Art LaFleur, who played Babe Ruth in The Sandlot, is dead at 78

Art LaFleur, who played Babe Ruth in The Sandlot, is dead at 78

Art LaFleur, who was best known for playing the spirit of baseball legend Babe Ruth in the family-friendly comedy The Sandlot, has died at age 78.

LaFleur’s wife Shelley LaFleur announced his death on Thursday in a Facebook post in which she said he had died from ‘A-typical Parkinson’s.’

The actor, who battled the disease for a decade, also had significant roles in Field Of Dreams and classic television shows including M.A.S.H. and The Incredible Hulk.

Television fixture: Art LaFleur’s death at 78 was confirmed Thursday by his widow Shelley. She wrote that the actor died after a 10-year-battle with ‘A-typical Parkinson’s’; seen in 2002 in Hollywood

LaFleur had a long list of television credits, with appearances on The A-Team, Baywatch, Coach, Doogie Howser, ER, Hill Street Blues, Home Improvement, House, JAG, Northern Exposure, Malcolm in the Middle, The Mentalist and Thirtysomething.

In The Sandlot, he played a dream version of Babe Ruth who inspired a young baseball fan.

‘Remember kid, there’s heroes and there’s Legends. Heroes get remembered, but Legends never die!’ he says during a pep talk from beyond the grave. 

The actor also appeared in another baseball-themed movie, the Kevin Costner–starring drama Field Of Dreams, as Chick Gandil, one of the leaders of the 1919 Black Sox scandal. 

Playing an icon: LaFleur was best known for playing Babe Ruth in the 1993 family-friendly baseball comedy The Sandlot

Film and TV star:  The actor also appeared in another baseball-themed movie, the Kevin Costner–starring Field Of Dreams, as Chick Gandil; pictured in The Sandlot

LaFleur was born in Gary, Indiana, in 1943, and he went on to play football at the University of Kentucky in the early 1960s.

It wasn’t until the late 1970s that he got his start in the film and television industry as an actor, after initially moving to Hollywood to become a screenwriter.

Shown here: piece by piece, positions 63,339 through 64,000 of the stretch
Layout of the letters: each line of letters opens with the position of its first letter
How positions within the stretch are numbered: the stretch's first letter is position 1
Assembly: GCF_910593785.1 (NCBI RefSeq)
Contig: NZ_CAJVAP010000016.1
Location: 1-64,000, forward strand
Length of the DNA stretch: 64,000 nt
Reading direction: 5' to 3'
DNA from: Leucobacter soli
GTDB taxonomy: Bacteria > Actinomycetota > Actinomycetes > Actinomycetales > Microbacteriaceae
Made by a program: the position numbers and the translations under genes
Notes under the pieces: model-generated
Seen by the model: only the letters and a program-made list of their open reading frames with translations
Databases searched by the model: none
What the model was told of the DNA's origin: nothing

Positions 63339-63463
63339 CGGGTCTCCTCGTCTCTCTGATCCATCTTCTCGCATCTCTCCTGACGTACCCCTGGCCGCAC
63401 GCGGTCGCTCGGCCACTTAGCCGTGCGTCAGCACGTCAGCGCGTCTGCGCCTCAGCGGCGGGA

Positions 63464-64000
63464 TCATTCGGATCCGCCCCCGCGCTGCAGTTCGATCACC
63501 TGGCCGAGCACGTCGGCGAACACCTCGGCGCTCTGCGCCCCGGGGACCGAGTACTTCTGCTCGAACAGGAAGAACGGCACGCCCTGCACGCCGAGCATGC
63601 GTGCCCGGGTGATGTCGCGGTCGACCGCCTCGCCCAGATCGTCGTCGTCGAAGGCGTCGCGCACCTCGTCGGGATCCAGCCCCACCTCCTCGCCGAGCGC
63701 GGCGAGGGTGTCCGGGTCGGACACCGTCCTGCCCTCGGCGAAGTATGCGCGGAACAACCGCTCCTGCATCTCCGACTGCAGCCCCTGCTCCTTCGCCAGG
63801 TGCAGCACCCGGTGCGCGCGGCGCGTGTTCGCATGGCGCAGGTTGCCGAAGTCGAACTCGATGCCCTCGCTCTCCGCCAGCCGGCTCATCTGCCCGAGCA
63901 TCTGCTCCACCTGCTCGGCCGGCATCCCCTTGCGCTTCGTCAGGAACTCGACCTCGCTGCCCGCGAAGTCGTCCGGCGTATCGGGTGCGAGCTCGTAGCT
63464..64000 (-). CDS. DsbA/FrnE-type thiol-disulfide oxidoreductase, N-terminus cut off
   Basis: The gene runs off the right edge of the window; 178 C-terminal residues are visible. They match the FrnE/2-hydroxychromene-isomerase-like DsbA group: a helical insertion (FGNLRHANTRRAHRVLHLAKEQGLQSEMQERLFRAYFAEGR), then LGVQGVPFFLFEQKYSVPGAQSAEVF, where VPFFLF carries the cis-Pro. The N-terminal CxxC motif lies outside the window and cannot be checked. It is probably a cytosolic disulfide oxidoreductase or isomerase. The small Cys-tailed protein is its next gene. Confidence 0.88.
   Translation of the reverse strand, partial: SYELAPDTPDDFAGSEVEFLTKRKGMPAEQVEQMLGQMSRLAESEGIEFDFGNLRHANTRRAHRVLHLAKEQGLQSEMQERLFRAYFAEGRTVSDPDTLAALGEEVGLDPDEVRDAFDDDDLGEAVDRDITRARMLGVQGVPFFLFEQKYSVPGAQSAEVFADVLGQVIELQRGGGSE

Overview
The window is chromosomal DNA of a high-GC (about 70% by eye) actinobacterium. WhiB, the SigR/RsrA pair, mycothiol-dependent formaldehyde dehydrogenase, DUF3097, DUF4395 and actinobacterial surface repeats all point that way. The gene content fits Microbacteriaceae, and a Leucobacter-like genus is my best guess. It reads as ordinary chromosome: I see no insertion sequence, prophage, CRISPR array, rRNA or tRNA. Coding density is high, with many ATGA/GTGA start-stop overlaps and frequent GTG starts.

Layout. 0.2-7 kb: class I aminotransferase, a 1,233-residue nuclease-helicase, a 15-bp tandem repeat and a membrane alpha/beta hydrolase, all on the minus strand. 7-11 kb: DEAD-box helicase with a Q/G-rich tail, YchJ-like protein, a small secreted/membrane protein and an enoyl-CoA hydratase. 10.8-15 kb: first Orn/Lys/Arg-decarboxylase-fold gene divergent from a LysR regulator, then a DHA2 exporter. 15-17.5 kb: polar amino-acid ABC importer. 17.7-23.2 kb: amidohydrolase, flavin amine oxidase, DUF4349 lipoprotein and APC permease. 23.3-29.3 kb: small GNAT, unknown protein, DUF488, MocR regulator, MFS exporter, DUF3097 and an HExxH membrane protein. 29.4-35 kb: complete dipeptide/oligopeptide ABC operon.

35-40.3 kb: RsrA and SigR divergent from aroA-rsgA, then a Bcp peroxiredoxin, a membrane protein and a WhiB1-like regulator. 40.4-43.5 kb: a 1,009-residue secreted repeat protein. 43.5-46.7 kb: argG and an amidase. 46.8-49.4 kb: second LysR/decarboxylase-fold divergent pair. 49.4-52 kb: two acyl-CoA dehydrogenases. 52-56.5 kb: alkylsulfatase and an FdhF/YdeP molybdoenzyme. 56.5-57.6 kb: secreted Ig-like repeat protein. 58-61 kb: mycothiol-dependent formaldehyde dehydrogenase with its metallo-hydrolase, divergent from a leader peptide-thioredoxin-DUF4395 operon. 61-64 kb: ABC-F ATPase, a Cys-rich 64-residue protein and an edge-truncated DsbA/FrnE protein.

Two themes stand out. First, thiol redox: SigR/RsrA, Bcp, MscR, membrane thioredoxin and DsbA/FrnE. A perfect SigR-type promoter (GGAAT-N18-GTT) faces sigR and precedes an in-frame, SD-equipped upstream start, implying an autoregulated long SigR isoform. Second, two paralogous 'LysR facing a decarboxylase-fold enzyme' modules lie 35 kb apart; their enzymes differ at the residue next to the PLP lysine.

His first on-screen credit was for the 1978 TV movie Rescue From Gilligan’s Island, and he followed that up with guest appearances on Charlie’s Angels, Lou Grant and M.A.S.H. 

His other high-profile film roles were in the cult-classic horror remake of The Blob from 1988 and the Sylvester Stallone police thriller Cobra from 1986.

Late start: His first on-screen credit was for the 1978 TV movie Rescue From Gilligan’s Island, and he followed that up with guest appearances on Charlie’s Angels, Lou Grant and M.A.S.H.; LaFleur (top right) seen with some of the cat of The Sandlot in 2013

In 2011, the Action on Film International Film Festival honored LaFleur for his role in the film Dahmer vs. Gacy. 

In her Facebook statement, LaFleur’s widow referred to him as ‘the love of my life.’ 

‘He brought laughter to so many people,’ she continued as she listed some of his most popular film roles. ‘He was a generous and selfless man which carried over to his acting but more importantly it was who he was for his family and friends. 

‘Every location or set we visited him on, the cast and crew would introduce themselves and tell [his children] Molly, Joe, and me how Art spoke of us with such pride and love,’ she continued, adding that they had been together for 43 years. 

Gift of laughter: In her Facebook statement, LaFleur’s widow referred to him as ‘the love of my life.’ ‘He brought laughter to so many people,’ she wrote; LaFleur (center) with Tim Allen (L) and Ron Taylor (R) on Home Improvement in 1991

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